Inkberry hollies are a great replacement for the typical boxwood. It is great for yards with deer and rabbit problems, and will tolerate wet soil. Minimal maintenance is required unless you want to keep it as a hedge. There are separate male and female plants, so if you want them to grow berries, make sure to get a pollinator! Grows up to 8 feet tall and wide. The Shamrock variety only grows up to 4 feet.
‘Grey Owl’ Juniper- Juniperus virginiana
The Grey owl variety of juniper is a great, low growing shrubs that has many uses. It can tolerate drought, deer, dry soil, shallow-rocky soil, and air pollution, and it is also great for erosion control. It has an attractive blue-green leaf and red bark. For anyone who is a fan of gin, make sure to get both a male and female variety so that the female with produce cones! Grows up to 3 feet tall and 6 feet wide.
Of course, any shrub that you let grow wild is going to keep growing! Make sure to give them the proper care and pruning they need to stay the size that you want. Choosing smaller sized starters will take longer to fill in, but also take longer to become overgrown!
Call us now for a free estimate to get your old shrubs removed and replaced with some of these great options!
How to Choose Foundation Plants for the Front Yard
Low growing evergreen shrubs are great choice as landscaping plants for the front yard
Some excellent shrubs such as boxwood, wintercreeper, rhododendrons, and holly are all suitable foundation plants. These short, evergreen bushy plants keep their foliage all year. The plants grow in sun or partial shade. They are drought-tolerant and don’t grow too tall.
Low-growing shrubs that are attractive all year are excellent choices for foundation plantings. These shrubs are ideal because they won’t block views from your window. Also, consider the amount of sun your front yard gets when choosing plants—some foundation plantings need full sun, whereas others grow better in the shade.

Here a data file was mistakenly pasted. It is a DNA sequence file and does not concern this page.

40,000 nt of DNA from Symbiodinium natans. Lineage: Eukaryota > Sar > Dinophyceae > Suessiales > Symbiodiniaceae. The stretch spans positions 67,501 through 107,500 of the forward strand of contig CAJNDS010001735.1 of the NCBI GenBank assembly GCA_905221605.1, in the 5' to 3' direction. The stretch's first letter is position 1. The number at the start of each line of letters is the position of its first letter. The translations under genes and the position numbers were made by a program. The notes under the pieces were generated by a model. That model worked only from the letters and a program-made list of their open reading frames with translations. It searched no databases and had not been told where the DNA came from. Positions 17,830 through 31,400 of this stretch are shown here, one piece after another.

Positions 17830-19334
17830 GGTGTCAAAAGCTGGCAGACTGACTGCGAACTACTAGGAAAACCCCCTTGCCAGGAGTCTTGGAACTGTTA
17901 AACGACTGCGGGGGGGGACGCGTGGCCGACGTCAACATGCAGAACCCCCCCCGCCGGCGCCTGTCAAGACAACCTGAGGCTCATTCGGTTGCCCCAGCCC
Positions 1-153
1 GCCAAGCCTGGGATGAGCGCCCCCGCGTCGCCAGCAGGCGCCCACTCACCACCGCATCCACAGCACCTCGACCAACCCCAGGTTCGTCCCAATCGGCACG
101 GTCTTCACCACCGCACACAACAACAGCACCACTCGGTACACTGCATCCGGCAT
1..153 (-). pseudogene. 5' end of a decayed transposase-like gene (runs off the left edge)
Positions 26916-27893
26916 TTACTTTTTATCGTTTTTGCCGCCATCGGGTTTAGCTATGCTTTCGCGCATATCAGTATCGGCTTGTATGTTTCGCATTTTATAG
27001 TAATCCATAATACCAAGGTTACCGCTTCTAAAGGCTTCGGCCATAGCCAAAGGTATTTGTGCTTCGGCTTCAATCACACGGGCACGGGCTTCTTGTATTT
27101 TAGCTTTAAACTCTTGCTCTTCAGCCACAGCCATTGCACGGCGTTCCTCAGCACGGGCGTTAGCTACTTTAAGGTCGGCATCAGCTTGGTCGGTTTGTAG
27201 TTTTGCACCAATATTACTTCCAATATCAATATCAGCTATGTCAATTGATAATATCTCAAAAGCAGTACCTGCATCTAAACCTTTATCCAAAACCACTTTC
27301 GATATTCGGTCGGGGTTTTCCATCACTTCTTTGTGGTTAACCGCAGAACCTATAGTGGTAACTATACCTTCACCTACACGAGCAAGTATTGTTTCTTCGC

Drought-tolerant plants are also ideal for foundation planting. Letting the soil dry between watering helps to prevent dampness around your home. That is why it’s a good idea to plant short shrubs 3 ft. (1 m) apart. Plenty of air circulation around plants near your foundation also helps keep damp away from your property.
Avoid shrubs or small trees that have invasive roots because they can affect the property’s foundation. These larger shrubs should be planted at least 5 ft. (1.5 m) from your home.
Weigela/Ninebark Instead of Barberry
Weigela/Ninebark Instead of Barberry
Berberis thunbergii quickly grows to provide a dense hedge but can quickly take over a bed. Also, the sharp thorns are a nuisance to people and pets. A great substitution would be any cultivar of Weigela- Weigela florida, which have striking foliage and showy flowers that provide dense coverage. Another is Little Devil Ninebark- Physocarpus opulifolius 'Donna May'PPAF which is a compact form of ninebark and has deep burgundy foliage with white flowers in June.
Boxwood is landscape royalty. But, it also requires too much effort and patience to work with it. Faux boxwood offers an easy way to introduce boxwood indoors as well as outdoors without any fuss. Practical, functional, and incredibly appealing, faux boxwood is all you need to create a statement-making landscape for years to come.
From artificial boxwood hedges that will help you in edging focal points in your landscape to artificial boxwood screens that will block views and provide a refreshing backdrop in the setting, from faux boxwood mats and panels that can be used to mask unsightly views in any landscape to faux boxwood topiaries that will help shape your space, there are thousands of styles and sizes available that will make your landscape so much more striking and exciting.